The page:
Armenia Sacra
Rapti: The Armenian culture has always developed between conflicted forces…

Hello, I'm Sarah Elzas. Welcome to Culture in France- which today is about Armenia, and an exhibit that opened at the Louvre in Paris at the end of February called Armenia Sacra. Armenia is a former soviet country in the caucuses. It's a small country, squeezed in between Turkey, Iran, Georgia and Azerbaijan. The culture is born of conflict

Rapti: At the beginning it was between Romans and Seleucids. And later it was between Byzantines and the Arabs. And then the Turks came, the Seljuks. And then the Mongols. Later on they have been squeezed between Ottomans and the Persians

Ioana Rapti is a curator of the Armenia Sacra exhibit, which shows over 200 pieces of religious art and artifacts. She explains that the Christian religion was central to Armenian identity

Rapti: Armenians were the first to embrace Christian religion as a state religion… it was the very beginning of the 4th century

Christianity became official when King Tiridat IV converted. His conversion story is told as a myth-- and like any good myth, it includes wild animals, virgin sacrifices and a trusty advisor. It goes like this: a group of 40 virgins from Rome came to Armenia, seeking refuge. They were being persecuted for preaching Christianity in Rome. And because one of them, Hripsime, refused to marry the Roman emperor. When the Armenian King Tiridat sees her, he also wants to marry her. But he's rejected, so he kills all 40 of them. Because of this crime, God turns him into a wild boar.

Rapti: He recovered his human figure when he took out from the prison his servant Gregory, who became Saint Gregory the Illuminator of the Armenians.

Ioana Rapti is Greek, and studies Byzantine art, particularly illuminated manuscripts. She says this exhibit is a way to show the role Armenia played in the Mediterranean in the middle ages—it was very much a crossroads of cultures

Rapti: Let me show you my favorite object, my favorite manuscript

Rapti brings me over to a 13th century illuminated prayer book. It was commissioned by crown Prince Hettum, during a period of peace and prosperity- when Armenia had allied with Mongolia. The book is opened to a richly decorated page of red, blue and green, with the head of Christ in the center:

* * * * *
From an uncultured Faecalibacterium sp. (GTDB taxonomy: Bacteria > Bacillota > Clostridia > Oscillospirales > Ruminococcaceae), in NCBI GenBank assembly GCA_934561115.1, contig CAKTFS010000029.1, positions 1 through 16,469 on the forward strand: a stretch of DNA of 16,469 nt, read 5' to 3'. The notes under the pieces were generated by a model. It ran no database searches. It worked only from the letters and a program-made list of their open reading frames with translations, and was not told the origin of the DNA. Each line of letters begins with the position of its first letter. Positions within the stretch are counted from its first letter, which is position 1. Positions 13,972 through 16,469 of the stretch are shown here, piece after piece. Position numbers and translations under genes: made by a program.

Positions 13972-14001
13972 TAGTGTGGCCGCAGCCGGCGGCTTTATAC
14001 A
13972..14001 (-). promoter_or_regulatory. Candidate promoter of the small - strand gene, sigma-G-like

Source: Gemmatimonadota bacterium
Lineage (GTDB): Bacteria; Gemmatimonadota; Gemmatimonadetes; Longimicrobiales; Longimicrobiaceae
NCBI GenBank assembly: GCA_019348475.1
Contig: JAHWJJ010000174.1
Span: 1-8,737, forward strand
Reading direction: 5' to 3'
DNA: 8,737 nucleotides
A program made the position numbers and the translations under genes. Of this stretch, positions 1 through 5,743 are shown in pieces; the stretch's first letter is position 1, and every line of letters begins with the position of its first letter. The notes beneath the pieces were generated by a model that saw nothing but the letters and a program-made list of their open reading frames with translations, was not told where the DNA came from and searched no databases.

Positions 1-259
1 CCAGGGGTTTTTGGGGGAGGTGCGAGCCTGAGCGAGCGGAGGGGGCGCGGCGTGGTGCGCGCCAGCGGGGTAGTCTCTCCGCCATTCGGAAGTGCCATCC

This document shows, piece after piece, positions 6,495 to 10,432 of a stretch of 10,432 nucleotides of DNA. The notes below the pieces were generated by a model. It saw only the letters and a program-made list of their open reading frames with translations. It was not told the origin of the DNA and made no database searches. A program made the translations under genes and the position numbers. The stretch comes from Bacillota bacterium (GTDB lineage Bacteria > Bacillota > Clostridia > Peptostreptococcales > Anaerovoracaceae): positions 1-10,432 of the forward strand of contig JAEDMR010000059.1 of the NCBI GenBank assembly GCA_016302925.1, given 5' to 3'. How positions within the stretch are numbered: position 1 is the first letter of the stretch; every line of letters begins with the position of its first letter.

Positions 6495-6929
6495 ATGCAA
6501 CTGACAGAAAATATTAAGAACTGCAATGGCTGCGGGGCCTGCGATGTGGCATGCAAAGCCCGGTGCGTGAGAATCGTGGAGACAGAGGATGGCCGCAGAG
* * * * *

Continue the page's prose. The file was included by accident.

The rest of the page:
Rapti: The Christ Emmanuel is in a medallion. He's set here in a very specific decoration with lions, which is clearly Chinese looking lions. And such motifs were introduced to Armenia through silks, which the Mongols offered to the Armenian kings

Sarah: Where are we going now?
Rapti: We are going to the first part of the exhibition, the secret corridor with the Khatchkars.

We started our visit backwards. The secret corridor she's talking about is the Louvre's medieval foundations. You walk by these old walls on wooden pathways. And for the exhibit, the paths are lined with vertical stone tablets of different sizes, all carved with a cross. These are Khatchkars.

Rapti: The word Khatchkar means stone cross. Khatch is the cross and kar is the stone. The Khatchkars are commemorative or funerary steles. And they're always set vertically, close to the churches, in the cemeteries or they stand free in the nature, and so for the exhibit it was possible to bring something of the Armenian landscape to the museum

Set against the medieval stone walls, you can almost imagine them in their natural settings. For the exhibit, the Armenian government gathered together a few dozen of them and sent them to France for the exhibit. A couple of them didn't make it out of Armenia:

Rapti: The snow came early this year, and they are in a very remote place…. In the forest it was very difficult to take them out

Through funeral stones, prayer books and ornamented reliquaries, it's possible to get a sense of how medieval Armenians lived and prayed. The exhibit, Armenia Sacra, is the centerpiece exhibit of the Year of Armenia in France. It runs through May at the Louvre. With Culture in France, I'm Sarah Elzas.

This piece aired March 3, 2007 on Radio France International.

Producer: Sarah Elzas
Recorded in Paris, France